19 November 2009

A pre-Christmas plan

I must confess I'm not in a great frame of mind at the moment. My motivation has seriously flagged and I'm permanently tired. Tired of thinking about every darned thing I eat, tired of portion control, tired of making an effort every day, tired of feeling stuck, tired of hitting obstacle after obstacle. Also bodily tired so that exercise seems a big chore, not a pleasure - even my walks. OK, yeah, I know, I'm still recovering from the blasted bugs 'n drugs (antibiotics are wonderful things... mostly!) but things just do not feel positive and rosy right now.

So, when I looked at our social diary a couple of nights ago my heart sank. In the remaining weeks before we even reach the big day I am booked to eat meals away from home, mosty of the 'festive' variety, on no less than five occasions!

My first thoughts went something along the lines of "What the hell? Oh dammit, that's me sunk, then!". I started off thinking I could never lose weight in the next few weeks and even keeping to my present weight, without a significant gain, would be one heck of a challenge. I was especially unhappy with this having only just clawed my way back down to my pre-holiday weight of 65kg. My enthusiasm for the next few weeks is not exactly high.

But, when I stopped hyperventilating and saying 'poor me', and let a teensy bit of logic creep into my internal conversation, I decided it was time for a plan. With a plan, I stand a chance. Without one? Yep - I'm sunk!

Stage one is to address the alcohol issue. For this, minimalism is the only way to go. Avoiding alcoholic drinks altogether is rather unrealistic in the run up to Chrismas, so let's adjust my expectations. Ask for nice fresh jugs of water at every possible occasion and restraint, restraint, restraint with the booze. My plan is to allow myself one drink on each occasion and muster the willpower to say no to a second. A small dry white wine and soda isn't too bad, considering the alternatives, and I like it. It's a long drink that can be made to last, so stick to that and avoid more. That means a smile and a firm 'no' to the offer of 'just a small top-up', no matter how persistent the person with the bottle. Given my patience at the moment, restraint may also mean not telling that person to *** off!

For those restaurant meals where I have to choose my food ahead of time, yes it's going to be several courses, but at least it's 'relatively' simple to handle, provided I make sensible decisons up front. Choose the healthiest things on the menu while I'm in a good frame of mind and tell the organisers my choices there and then. Then I'm committed and only (only!) have to restrain my piggish tendencies when the portions, and that blasted bread basket, are presented to me on the night. A small, healthy snack a little while before the meal will help with this (see below).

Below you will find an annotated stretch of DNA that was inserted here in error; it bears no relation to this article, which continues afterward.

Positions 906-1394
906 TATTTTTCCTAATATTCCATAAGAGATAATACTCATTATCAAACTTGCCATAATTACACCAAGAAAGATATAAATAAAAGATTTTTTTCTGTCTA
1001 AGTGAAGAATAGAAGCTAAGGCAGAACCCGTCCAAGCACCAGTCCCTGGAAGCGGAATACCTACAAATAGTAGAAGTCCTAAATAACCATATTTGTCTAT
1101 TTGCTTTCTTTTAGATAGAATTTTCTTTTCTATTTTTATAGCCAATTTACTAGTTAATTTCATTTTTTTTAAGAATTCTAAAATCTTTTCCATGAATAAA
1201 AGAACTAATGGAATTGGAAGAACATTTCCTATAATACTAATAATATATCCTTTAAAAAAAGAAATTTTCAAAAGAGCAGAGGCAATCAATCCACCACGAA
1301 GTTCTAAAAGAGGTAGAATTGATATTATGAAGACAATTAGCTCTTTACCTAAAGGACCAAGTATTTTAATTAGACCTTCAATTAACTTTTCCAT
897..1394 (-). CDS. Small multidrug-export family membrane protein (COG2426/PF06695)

For those restaurant meals where I'm put right on the spot to choose from the menu when we sit at the table things get a wee bit more tricky. Eating an apple half an hour beforehand will help, so I'm not faced with a menu filled with tempting treats when I'm ravenous. I need to think calmly and clearly and not be rushed into making a bad choice. That means thinking carefully about what is likely to go into the dishes on offer and focus in on which ones are definitely 'bad news'. Avoid those at all costs and look out for grilled or baked and 'dry' dishes with no or minimal sauces. If choices are limited and the only possible 'something' has a sauce - ask for it on the side.

For the potential minefield of 'at home with...' meals, make 'portion control' my mantra. Keep that apple handy beforehand. Eat the veggies aplenty to fill up with (quick note to hosts - please don't slather vegetables in butter!). If I can serve myself, take small amounts and spread them across my plate to look as though I have taken a good helping. If I'm served, stress how much I enjoy vegetables and how delicious the veg looks - even if it's actually sad and overcooked.

The buffets are probably going to be my biggest challenge but even they can be managed with a little good sense. Crudites are great without the mayo-laden dips which I hate in any case. The usual leafy decoration can be good too, and fills holes on the plate. Tartlets (or anything with pastry, cheese and butter) and deep-fried nibbles are to be steered well clear of, but some cold sliced meats can make a plate look nicely laden without too many down-sides. Easy on the nuts and crisps, girl!

At this time of year I thank my lucky stars that I'm not as keen as some of my friends are on the gooey, sticky and often cream-doused pies, puddings and cakes which loom as traps for the weight conscious. Cheeses and chocolates are another matter but moderation 'should' allow me to get to January without turning into the Goodyear blimp!

And remember - there may be the aforementioned meal 'hurdles' to overcome before Christmas, but there are lots of days in between to practice 'fruit only' days or Steve's semi-fasting (thanks Steve - I'm forever in your debt for this). And the potential for taking exercise should not affected by the meals - all are evening events so I have the whole rest of each day to keep my flabby ass moving. C'mon fat lass - stick with the plan and this New Year could be a time to dance with joy, not cringe in embarrassment.


South Beach Steve said...

You really turned a potential bad last month and a half of the year into a plan. This is nothing short of awesome!

Thanks for the shout out too, I hope you find the intermittent fasting as useful as I have.

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